I'll accept that. >> Janine Joseph: But I really hear
you with this experience of just, you know, feeling kind of lonely. For me, my workshop experience, I
think, was just incredibly different because when I was in — when I
was doing my undergraduate studies, [inaudible] during my MFA. I was still dealing or at least part
way through my MFA with the fact that I was undocumented and I had
not come out and it was something that I was not able to articulate
in the space of the workshop. And so I — ever poem that I brought
in, people would just kind of try to guess as to what was
going on in the poem. And usually that would mean
that I would have to speak to my professors during my office
hours, and kind of explain to them in confidence what it was
that I was trying to do. Because I knew that whatever was
going to happen in the workshop, you know, they can guide
me in terms of line breaks. They can say this image
is not working. But you know, I also
still had feedback that was like, "Where are the cacti? Where is the border wall?" And I would — I had come
from the Philippines. I flew right into LAX. So my experience was
not the experience of undocumented immigrants that
people had imagined in the workshop. And so for me, the workshop
was incredibly difficult. But I learned line breaks and
I learned how to craft image and metaphor and I would
say that maybe as a teacher, I try to be really aware
of the world that is out — living outside of the poem
because for me it's true because the workshop
was the lonely place. I found that some of the joy that
I was able to bring into my life when I was an undergraduate and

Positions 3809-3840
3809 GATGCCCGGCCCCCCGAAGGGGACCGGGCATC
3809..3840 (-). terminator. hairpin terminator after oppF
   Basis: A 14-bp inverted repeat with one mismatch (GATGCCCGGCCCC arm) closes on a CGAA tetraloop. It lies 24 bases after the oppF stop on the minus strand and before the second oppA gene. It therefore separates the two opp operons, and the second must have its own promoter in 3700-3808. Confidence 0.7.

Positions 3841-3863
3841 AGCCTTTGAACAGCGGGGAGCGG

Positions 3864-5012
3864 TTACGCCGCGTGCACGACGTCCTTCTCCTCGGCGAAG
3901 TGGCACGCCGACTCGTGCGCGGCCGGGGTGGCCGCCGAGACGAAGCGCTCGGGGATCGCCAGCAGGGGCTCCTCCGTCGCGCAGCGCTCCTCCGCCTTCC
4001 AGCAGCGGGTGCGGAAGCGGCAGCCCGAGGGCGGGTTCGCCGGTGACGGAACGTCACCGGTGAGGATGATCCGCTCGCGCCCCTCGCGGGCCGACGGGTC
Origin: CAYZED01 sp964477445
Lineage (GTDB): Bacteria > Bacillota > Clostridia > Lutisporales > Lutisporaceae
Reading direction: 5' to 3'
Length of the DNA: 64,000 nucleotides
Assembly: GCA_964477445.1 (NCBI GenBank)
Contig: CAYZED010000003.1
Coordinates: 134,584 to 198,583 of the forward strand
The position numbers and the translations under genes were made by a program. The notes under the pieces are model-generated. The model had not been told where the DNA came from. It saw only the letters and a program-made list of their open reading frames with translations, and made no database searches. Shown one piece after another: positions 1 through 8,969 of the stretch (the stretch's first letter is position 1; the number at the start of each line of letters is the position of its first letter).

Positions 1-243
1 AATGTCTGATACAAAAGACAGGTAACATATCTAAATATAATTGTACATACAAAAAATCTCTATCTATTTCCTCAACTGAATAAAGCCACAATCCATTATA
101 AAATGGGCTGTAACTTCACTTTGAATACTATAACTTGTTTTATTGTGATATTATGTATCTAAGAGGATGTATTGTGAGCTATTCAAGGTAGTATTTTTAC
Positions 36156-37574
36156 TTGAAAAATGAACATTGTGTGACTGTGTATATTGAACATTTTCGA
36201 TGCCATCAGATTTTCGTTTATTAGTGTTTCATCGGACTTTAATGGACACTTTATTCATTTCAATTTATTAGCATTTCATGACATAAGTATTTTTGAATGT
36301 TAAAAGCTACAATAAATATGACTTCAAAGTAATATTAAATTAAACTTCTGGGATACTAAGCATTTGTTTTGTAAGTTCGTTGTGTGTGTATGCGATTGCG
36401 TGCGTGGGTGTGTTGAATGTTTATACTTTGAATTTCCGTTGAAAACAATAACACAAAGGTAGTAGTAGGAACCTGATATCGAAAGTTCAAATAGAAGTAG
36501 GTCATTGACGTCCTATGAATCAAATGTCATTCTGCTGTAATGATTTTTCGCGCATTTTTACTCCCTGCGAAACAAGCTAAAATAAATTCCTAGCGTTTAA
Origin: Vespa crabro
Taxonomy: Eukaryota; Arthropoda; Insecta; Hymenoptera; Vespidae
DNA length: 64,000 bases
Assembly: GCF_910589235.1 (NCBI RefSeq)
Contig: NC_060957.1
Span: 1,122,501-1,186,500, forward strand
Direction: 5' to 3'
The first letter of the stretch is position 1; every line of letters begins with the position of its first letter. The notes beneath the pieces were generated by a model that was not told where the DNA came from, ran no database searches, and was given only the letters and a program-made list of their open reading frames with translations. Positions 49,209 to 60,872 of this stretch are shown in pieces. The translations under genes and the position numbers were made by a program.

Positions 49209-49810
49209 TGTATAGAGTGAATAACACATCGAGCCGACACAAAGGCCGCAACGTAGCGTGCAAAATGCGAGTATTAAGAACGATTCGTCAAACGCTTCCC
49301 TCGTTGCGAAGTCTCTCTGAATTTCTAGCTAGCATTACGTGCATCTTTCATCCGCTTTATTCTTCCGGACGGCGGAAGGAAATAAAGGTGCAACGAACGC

when I was working on my MFA and probably even through
the PhD was through a lot — a number of community organizations. So for example, when I was
in Houston working on my PhD, I was working with writers in
the schools that I got to work with like second and third graders. And for them, you know,
like rainbows popping out of their hearts is the most
brilliant thing in the world. And I actually even bring in
those poems written by my second and third graders into the
graduate level workshop as a way of reminding, I think,
my students of the joy that is existing outside
the workshop. And just to kind of keep pushing
them to draw from the world that is around them so that we just
don't get stuck in the workshop and the workshop mode
and the thinking that goes on in the workshop. Which also includes you know, making sure that I
actively am teaching a lot of contemporary work too, you
know, to give them the sense that poetry is very much alive. Because you know, when I was reading
some really — like really, really, you know, canonical works
in my workshops, you know, sometimes that was helpful but then
you know, there was no experience that I felt could in